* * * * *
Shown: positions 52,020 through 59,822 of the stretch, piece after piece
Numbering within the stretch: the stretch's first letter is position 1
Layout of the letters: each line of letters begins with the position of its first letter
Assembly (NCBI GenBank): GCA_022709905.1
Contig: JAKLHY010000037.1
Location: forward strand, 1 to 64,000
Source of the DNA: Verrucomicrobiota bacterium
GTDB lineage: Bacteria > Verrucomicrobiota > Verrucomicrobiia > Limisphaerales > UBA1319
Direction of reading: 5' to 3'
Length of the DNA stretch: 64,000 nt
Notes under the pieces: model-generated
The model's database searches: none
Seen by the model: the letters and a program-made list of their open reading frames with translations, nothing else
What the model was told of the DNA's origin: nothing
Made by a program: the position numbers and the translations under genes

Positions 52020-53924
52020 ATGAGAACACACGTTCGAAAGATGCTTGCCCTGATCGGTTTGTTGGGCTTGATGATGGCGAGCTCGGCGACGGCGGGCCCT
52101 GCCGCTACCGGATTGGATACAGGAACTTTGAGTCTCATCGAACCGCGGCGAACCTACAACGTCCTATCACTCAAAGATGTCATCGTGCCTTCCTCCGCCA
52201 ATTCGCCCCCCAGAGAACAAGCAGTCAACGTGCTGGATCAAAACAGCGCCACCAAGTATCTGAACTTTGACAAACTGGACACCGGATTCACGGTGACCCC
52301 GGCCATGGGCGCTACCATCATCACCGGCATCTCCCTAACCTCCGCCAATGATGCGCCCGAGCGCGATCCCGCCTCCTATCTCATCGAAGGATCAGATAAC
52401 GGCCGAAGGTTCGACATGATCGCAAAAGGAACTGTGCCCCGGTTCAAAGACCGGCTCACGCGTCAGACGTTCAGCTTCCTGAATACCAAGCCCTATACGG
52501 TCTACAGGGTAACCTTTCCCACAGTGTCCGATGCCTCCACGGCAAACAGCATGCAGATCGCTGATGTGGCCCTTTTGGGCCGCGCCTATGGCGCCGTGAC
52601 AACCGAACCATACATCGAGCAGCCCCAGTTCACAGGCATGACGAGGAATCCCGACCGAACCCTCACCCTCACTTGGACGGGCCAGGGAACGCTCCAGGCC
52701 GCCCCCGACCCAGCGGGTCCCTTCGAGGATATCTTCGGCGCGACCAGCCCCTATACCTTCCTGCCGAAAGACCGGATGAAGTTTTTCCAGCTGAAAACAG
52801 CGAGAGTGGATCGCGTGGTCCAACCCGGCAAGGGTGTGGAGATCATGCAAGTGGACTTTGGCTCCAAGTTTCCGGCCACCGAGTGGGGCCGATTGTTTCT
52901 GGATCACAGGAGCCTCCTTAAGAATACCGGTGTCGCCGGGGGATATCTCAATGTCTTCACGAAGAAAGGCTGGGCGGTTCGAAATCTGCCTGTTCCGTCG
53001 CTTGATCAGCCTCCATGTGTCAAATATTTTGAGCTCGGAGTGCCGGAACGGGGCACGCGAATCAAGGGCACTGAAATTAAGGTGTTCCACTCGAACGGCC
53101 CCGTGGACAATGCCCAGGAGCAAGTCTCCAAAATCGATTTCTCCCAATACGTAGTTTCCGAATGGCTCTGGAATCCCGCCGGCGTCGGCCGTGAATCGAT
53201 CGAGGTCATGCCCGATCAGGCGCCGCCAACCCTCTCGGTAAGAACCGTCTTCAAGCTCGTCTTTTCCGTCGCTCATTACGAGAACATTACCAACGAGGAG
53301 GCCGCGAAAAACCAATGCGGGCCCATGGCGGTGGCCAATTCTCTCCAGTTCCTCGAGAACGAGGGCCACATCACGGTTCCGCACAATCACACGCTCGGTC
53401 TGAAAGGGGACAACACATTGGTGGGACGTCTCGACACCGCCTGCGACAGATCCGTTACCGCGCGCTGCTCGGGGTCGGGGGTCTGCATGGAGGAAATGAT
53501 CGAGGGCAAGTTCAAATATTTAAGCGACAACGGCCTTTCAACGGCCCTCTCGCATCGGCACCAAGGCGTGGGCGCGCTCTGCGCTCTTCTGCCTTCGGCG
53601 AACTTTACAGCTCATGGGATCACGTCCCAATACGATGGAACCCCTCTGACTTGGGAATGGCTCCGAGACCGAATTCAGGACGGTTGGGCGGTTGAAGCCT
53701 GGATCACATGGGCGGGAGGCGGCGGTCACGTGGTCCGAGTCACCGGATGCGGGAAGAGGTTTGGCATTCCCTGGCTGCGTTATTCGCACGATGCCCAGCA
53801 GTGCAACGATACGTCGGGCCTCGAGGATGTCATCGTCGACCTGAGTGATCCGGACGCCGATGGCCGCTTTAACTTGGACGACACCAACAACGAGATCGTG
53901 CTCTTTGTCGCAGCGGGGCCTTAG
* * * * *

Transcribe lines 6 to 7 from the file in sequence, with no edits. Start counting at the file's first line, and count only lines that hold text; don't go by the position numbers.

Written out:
Location: forward strand, 1 to 64,000
Source of the DNA: Verrucomicrobiota bacterium